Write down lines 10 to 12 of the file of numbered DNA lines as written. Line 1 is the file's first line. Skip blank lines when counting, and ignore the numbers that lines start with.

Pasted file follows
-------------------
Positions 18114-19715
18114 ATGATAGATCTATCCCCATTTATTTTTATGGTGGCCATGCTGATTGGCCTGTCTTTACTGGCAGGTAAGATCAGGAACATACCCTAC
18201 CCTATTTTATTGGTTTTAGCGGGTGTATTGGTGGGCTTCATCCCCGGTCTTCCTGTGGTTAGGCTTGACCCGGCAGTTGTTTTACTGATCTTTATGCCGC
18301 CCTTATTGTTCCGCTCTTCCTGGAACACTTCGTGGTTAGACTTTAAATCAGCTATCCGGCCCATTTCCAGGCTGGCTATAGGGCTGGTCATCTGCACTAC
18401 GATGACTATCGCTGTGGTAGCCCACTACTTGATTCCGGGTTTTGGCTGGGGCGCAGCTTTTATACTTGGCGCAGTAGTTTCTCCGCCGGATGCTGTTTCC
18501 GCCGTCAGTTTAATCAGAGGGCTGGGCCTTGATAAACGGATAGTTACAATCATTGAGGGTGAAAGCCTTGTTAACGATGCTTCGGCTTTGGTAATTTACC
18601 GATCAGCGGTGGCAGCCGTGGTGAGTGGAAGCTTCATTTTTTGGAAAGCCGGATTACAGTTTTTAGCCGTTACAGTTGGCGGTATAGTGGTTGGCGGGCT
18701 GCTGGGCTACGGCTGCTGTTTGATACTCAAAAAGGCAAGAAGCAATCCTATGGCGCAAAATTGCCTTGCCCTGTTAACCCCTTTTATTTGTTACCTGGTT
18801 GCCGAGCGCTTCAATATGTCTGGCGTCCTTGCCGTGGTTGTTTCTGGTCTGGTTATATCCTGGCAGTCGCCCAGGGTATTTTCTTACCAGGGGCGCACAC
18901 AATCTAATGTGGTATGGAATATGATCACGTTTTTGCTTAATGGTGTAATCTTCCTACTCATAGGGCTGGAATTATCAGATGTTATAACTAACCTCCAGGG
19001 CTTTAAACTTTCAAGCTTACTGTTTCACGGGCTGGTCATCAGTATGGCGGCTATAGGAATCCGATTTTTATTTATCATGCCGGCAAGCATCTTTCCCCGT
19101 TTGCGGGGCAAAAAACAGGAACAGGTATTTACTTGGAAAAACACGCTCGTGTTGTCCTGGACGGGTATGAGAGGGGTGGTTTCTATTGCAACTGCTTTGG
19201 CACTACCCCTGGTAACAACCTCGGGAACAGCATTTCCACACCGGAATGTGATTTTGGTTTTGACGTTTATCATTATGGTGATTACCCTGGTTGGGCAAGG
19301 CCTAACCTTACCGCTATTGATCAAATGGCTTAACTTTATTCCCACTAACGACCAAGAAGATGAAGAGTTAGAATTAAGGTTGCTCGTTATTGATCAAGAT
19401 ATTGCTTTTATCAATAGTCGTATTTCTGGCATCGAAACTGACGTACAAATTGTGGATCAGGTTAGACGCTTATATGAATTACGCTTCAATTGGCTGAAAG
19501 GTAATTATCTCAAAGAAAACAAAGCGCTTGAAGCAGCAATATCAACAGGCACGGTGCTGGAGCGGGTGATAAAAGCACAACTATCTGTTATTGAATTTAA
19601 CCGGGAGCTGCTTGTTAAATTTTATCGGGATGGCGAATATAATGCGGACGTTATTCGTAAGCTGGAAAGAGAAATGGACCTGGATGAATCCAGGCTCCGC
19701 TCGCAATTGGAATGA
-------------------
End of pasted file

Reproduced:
18901 AATCTAATGTGGTATGGAATATGATCACGTTTTTGCTTAATGGTGTAATCTTCCTACTCATAGGGCTGGAATTATCAGATGTTATAACTAACCTCCAGGG
19001 CTTTAAACTTTCAAGCTTACTGTTTCACGGGCTGGTCATCAGTATGGCGGCTATAGGAATCCGATTTTTATTTATCATGCCGGCAAGCATCTTTCCCCGT
19101 TTGCGGGGCAAAAAACAGGAACAGGTATTTACTTGGAAAAACACGCTCGTGTTGTCCTGGACGGGTATGAGAGGGGTGGTTTCTATTGCAACTGCTTTGG